5. selling an at the money call with one day out is a "pot shot" at NFLX expiring at 110 or below. you bought the 115 call to protect yourself in case it blew up to the upside.

    (1) if NFLX came off later in the day, why would you buy both legs in? the 115 call would have essentially been worthless, and the 110 call worth (NFLX price - 110). if anything, you could have bought in the 110 call and hope/pray that NFLX solves cold fusion.

    also, you sold the call spread for 3.30. the max loss would have been

    -5.00 (difference between strikes)
    +3.30 (credit)

    -1.7 * 100 = -$170 for each call spread before commissions.

    (2) the ramifications are, if you buy in the 110 call, and immediately afterward NFLX trades 180, the 115 call would be worth 65 ($6,500 per call).

    (3) you have to have reasons for your trade. selling an atm call spread 1 day out is saying, "NFLX won't expire hire than somewhere between my short and long call." rolling it to Nov only makes sense if you think NFLX will do something by that time.

    here's the question you should be asking yourself: why didn't you pay $170 for the 110-115 put spread?
  6. I am curious what the reason was to do this trade and why on NFLX? Is this one you are very familar with? Or was it just like walking up to a slot machine and finding the one with the nicest colors, sounds and potential jackpots?

    It would be helpful if you can articulate the reason for this trade.
  7. wow, excuse the poor grammar in my previous post. hard to concentrate with two kids running around :p
  8. My question as well...
  9. the 110-15 put spread is the same thing as the 110-15 call spread. so there really is no advantage to doing either or. but depending on if you wanted to get out of the trade, you could have either bid for the call spread, or offered the put spread to "box" off the trade.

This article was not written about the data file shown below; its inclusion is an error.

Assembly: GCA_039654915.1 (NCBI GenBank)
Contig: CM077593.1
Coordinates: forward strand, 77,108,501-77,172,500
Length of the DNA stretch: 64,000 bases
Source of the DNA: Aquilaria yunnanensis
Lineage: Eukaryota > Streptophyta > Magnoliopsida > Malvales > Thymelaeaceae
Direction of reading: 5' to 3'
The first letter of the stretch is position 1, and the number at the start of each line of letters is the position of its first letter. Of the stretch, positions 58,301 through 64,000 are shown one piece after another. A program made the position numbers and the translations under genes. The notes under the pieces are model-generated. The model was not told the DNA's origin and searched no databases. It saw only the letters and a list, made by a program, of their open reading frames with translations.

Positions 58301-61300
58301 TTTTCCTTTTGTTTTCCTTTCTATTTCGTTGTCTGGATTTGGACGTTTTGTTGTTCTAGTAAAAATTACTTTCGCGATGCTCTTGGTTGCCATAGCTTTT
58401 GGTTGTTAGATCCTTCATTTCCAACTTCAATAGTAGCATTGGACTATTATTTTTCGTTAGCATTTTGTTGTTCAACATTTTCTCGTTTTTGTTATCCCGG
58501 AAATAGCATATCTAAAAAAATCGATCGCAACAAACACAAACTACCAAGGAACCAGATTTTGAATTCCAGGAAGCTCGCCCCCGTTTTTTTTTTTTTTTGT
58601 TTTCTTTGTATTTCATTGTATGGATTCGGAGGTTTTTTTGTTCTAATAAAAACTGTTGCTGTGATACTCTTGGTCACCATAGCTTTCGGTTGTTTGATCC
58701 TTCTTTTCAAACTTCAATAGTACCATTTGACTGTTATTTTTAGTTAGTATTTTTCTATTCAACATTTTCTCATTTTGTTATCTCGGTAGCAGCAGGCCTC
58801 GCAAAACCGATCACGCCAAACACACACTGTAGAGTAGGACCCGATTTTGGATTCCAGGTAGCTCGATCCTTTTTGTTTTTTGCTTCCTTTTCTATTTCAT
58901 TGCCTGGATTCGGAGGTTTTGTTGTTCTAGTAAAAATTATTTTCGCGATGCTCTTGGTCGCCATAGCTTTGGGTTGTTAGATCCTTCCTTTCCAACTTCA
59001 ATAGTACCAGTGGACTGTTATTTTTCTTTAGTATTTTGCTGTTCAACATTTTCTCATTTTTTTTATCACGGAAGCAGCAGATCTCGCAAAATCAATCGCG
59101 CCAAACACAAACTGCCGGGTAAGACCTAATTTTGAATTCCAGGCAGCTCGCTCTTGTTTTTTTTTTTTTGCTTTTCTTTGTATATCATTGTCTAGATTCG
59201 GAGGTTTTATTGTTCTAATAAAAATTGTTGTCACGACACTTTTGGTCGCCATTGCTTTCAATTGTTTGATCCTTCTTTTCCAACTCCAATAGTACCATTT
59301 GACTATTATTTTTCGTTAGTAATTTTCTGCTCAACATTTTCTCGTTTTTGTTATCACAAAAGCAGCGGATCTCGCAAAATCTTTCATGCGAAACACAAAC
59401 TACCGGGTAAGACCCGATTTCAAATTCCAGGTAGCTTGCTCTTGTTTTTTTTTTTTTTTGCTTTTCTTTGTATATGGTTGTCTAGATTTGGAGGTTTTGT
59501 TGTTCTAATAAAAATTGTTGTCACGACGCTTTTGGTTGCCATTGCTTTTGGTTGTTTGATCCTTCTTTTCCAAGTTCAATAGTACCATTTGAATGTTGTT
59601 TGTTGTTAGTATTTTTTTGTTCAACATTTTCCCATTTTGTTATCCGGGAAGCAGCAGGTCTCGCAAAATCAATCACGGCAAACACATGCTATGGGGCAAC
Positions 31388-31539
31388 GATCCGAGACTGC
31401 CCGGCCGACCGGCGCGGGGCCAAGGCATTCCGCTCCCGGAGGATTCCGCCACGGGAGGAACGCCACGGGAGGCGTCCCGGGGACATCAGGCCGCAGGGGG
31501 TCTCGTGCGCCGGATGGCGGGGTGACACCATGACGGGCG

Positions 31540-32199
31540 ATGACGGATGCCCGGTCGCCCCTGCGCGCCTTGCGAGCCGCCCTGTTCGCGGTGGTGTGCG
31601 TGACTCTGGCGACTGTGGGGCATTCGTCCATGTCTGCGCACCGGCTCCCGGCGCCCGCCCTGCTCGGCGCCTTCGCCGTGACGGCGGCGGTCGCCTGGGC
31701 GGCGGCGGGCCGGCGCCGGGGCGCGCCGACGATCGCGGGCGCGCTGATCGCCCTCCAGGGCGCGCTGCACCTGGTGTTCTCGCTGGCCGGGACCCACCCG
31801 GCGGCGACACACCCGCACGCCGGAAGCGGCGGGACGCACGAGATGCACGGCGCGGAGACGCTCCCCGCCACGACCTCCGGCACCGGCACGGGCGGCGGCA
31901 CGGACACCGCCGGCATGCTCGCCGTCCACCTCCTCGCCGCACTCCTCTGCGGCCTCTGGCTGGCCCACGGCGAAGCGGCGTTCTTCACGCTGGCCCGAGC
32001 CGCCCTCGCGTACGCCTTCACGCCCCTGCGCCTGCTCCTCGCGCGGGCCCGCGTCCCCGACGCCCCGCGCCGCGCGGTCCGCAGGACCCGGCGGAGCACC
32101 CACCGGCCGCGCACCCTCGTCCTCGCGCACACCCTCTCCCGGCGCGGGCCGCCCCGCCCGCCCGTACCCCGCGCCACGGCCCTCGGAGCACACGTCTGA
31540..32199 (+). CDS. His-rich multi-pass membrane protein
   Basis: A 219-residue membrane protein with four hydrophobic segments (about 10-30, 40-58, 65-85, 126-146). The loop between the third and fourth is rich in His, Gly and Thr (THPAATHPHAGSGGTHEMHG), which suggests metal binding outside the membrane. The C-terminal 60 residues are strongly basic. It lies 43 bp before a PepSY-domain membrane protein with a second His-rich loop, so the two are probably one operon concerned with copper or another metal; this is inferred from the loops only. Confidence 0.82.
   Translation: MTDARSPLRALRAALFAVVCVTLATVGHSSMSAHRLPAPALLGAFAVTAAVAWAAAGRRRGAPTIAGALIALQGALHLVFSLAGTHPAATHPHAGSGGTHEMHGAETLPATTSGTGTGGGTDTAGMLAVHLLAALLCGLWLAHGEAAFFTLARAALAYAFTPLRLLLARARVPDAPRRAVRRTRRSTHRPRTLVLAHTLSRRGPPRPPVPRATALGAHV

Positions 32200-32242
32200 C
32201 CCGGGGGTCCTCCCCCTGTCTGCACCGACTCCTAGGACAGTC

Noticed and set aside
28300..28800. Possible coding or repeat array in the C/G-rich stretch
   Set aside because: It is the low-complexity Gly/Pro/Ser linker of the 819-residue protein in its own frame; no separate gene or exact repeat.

i think when you structure these trades, sure, you can make bets on expiry of the underlying only. but try to incorporate volatility as well (granted, you had a day till expiration, so the following doesn't apply to the reasoning for your trade):

    1 month to expiration.
    NFLX trading $120
    NFLX historical vol 20%.

    Now, suppose you think (1) NFLX is headed lower and (2) implied vol is cheap:

    if you think vol is cheap, you want to be long options. the options with the highest vega (change in option price with change in vol) are at the money options.

    if you think NFLX is headed lower, and you need to be long options, you need to buy at the money puts.

    to finance this trade, you can sell out of the money puts in a 1:1 ratio with your at the money.
  10. Teycir


    Don't repair, take your loss before the damage becomes unsustainable and you end up covering at the worst moment.
    Stop playing volatile stocks with credit spreads.
    Use credit spreads on NDX or RUT or other European Style options, far OTM and 2 month expiry date.
    #10     Oct 17, 2011